Translucent spheres of Anna Butwell

No matter how grey, white, graphic and snow-covered Advent is, no matter how you feel, as if you are covered in a heavy cotton blanket, there are moments when your gaze jumps forward. When glimpses of normal life break through the constant, pandemic, and now warlike background stress that you don’t necessarily feel, but which is inevitably there and within reach, like a fog. The anticipation of the holidays. The bubble on the Christmas tree, glittering in the same way as in the years when the virus, let alone the war, were just plots for dystopias. That glitter is as unreasonable and irrational as the festivities themselves, or as student love, you name it.

Anna Butwell (US/Germany) strings a necklace of translucent spheres, enclosing there memories of 1999 student love in Manhattan. New York is love itself, especially if you remember all the films about Christmas in snowbound New York and how two people, trapped in a snow-covered hotel, find each other. The films do not say for how long. But I still want to go to New York every year when it snows (that I want to go every year is a different story). And here, jewellery is not afraid to appear cheap and shiny, like the youth that doesn’t care about gold or nickel, that wants to walk through the square, get giddy on cheap beer and look romantically at the clouds of steam coming into the street from the subway below.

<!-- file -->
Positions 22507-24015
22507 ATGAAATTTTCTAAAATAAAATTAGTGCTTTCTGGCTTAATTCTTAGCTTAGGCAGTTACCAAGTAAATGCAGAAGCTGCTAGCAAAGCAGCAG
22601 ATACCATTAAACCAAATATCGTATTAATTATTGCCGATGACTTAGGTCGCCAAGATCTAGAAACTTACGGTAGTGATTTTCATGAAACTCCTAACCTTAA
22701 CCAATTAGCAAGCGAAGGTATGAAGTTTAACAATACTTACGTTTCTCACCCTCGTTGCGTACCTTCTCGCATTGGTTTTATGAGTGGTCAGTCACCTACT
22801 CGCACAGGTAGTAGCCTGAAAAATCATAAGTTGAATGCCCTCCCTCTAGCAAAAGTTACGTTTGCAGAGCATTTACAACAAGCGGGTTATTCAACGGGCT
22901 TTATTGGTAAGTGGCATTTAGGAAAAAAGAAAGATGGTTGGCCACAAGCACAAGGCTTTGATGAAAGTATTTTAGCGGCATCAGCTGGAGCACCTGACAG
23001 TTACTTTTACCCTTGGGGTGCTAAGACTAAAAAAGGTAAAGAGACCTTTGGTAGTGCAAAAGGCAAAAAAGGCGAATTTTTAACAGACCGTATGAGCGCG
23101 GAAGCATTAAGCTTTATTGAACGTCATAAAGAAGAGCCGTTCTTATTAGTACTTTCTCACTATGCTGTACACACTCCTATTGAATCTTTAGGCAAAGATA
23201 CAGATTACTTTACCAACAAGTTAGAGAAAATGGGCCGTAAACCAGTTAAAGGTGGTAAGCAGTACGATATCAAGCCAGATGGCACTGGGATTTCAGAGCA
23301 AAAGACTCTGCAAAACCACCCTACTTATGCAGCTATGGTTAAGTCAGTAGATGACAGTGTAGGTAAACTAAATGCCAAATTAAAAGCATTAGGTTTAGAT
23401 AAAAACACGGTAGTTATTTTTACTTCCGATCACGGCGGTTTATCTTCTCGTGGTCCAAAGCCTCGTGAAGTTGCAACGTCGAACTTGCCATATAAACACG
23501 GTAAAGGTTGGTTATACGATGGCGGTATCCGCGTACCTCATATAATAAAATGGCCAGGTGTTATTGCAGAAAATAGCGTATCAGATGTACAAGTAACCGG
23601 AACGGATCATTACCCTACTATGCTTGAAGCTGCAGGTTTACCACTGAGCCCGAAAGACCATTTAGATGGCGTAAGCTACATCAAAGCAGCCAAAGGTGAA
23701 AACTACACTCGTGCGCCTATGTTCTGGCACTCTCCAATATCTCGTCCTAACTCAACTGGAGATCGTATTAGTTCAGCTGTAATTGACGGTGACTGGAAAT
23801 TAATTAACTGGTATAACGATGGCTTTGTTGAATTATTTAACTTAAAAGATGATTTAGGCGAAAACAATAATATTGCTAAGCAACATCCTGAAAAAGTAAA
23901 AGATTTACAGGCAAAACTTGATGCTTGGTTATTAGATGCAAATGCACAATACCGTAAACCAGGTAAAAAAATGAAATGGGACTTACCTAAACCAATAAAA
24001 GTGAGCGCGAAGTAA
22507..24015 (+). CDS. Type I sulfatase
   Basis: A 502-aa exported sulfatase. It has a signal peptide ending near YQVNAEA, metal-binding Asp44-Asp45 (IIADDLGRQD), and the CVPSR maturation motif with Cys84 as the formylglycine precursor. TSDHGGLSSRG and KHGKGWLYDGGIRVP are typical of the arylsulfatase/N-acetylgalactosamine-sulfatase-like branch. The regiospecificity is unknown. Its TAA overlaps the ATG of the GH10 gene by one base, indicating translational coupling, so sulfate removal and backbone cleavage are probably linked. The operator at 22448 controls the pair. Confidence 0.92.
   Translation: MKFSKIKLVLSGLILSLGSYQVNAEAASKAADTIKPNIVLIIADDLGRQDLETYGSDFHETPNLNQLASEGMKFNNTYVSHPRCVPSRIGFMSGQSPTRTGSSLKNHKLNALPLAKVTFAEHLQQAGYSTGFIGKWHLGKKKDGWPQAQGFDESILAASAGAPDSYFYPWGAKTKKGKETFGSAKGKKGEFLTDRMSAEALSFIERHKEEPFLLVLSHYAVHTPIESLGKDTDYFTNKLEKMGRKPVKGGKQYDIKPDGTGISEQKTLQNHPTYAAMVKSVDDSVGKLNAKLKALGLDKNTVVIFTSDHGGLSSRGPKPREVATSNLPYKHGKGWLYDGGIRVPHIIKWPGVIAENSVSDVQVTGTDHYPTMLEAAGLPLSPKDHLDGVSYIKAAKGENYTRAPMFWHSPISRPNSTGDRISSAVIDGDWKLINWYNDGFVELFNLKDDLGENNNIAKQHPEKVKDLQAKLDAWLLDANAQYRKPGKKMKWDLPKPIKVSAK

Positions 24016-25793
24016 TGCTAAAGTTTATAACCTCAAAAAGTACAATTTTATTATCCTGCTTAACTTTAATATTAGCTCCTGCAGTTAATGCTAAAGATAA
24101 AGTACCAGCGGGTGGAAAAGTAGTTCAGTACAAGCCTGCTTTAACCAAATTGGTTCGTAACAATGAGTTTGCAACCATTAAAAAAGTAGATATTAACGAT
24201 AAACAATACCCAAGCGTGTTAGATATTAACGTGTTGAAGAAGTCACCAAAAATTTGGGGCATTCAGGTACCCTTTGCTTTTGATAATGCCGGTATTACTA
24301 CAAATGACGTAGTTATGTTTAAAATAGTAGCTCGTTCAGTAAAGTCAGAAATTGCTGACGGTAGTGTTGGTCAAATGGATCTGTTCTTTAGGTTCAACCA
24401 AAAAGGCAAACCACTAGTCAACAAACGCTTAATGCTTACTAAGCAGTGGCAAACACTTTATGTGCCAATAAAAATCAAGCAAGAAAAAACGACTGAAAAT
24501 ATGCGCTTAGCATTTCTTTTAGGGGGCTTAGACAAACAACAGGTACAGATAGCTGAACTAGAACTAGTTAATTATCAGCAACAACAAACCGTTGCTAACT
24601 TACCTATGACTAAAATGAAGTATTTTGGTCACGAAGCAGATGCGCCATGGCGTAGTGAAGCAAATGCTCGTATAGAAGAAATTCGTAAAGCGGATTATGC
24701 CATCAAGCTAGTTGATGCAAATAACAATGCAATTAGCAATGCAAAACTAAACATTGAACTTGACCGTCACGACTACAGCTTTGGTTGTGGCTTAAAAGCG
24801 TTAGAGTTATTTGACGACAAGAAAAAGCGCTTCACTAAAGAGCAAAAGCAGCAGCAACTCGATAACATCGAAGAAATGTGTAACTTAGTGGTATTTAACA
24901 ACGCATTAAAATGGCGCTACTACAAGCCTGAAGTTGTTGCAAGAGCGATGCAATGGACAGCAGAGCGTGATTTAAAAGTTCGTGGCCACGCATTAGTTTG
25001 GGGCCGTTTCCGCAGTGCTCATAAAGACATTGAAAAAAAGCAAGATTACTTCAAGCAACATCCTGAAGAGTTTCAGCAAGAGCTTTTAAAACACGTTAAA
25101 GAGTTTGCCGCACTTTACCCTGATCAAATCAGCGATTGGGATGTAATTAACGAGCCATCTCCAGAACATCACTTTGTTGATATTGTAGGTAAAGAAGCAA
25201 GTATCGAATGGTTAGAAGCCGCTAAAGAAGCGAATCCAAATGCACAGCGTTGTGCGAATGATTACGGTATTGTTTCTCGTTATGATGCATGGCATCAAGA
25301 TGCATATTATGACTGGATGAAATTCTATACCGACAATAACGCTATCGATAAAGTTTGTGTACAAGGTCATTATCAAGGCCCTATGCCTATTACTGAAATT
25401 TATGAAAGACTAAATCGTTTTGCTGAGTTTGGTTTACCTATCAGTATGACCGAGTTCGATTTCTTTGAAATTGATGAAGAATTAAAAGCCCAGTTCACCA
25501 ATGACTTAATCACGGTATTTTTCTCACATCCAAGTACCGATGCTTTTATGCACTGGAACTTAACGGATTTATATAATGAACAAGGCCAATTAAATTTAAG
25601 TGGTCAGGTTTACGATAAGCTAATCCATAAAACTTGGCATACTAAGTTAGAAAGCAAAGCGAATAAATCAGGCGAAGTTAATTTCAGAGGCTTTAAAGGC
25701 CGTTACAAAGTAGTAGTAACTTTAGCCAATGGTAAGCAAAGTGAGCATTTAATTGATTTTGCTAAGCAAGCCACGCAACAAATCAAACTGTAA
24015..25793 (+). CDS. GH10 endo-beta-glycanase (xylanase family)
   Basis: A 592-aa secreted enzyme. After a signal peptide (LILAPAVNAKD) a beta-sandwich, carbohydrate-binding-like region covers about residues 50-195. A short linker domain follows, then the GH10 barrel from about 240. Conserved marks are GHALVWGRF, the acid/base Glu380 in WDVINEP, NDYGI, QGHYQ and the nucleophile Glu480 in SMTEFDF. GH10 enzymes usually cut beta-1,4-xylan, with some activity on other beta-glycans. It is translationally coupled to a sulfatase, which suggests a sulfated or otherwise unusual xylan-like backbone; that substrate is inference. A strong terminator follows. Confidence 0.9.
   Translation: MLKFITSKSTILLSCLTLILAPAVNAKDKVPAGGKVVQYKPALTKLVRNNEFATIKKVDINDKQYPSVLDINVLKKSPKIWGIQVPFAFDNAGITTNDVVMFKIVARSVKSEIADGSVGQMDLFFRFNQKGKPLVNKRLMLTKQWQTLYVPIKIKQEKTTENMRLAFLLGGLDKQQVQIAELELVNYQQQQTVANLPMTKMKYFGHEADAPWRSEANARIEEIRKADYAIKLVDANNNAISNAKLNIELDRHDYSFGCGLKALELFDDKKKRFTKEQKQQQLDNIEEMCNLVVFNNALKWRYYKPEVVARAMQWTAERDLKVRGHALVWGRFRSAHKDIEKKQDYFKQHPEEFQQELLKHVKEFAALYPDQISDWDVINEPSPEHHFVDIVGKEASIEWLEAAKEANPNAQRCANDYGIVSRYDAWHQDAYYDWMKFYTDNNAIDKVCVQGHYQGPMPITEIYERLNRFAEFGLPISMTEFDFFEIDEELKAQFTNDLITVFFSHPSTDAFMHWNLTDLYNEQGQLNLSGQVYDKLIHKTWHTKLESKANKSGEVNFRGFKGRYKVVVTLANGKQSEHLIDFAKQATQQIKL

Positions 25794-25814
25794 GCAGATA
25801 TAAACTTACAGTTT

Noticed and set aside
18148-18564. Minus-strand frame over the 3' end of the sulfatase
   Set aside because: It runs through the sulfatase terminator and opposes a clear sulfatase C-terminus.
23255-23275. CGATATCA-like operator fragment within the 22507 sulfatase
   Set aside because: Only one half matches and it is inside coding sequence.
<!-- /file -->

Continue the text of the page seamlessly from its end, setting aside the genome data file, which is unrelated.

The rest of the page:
The artist says:

The year was 1999, the location lower Manhattan. I, from a small town, he from Frankfurt. We met as college freshmen, the first time in both of our lives allowed to roam free. Most often slightly buzzed on cheap 40’s of Olde English beer, purchased with a long forgotten souls fake ID, roam we did. Through the empty glittering streets of the financial district, past the ever putrid Fulton Fish Market, through the glistening streets of China Town. On one tour, we stumbled upon what was akin to the 8th wonder of the world for us; a plaza of AstroTurf volcanos, spewing steam into the lower Manhattan air. This plaza, now long gone, became one of our most beloved stops. It was only later that we learned the steam we were inhaling was a waste byproduct of the subway system.

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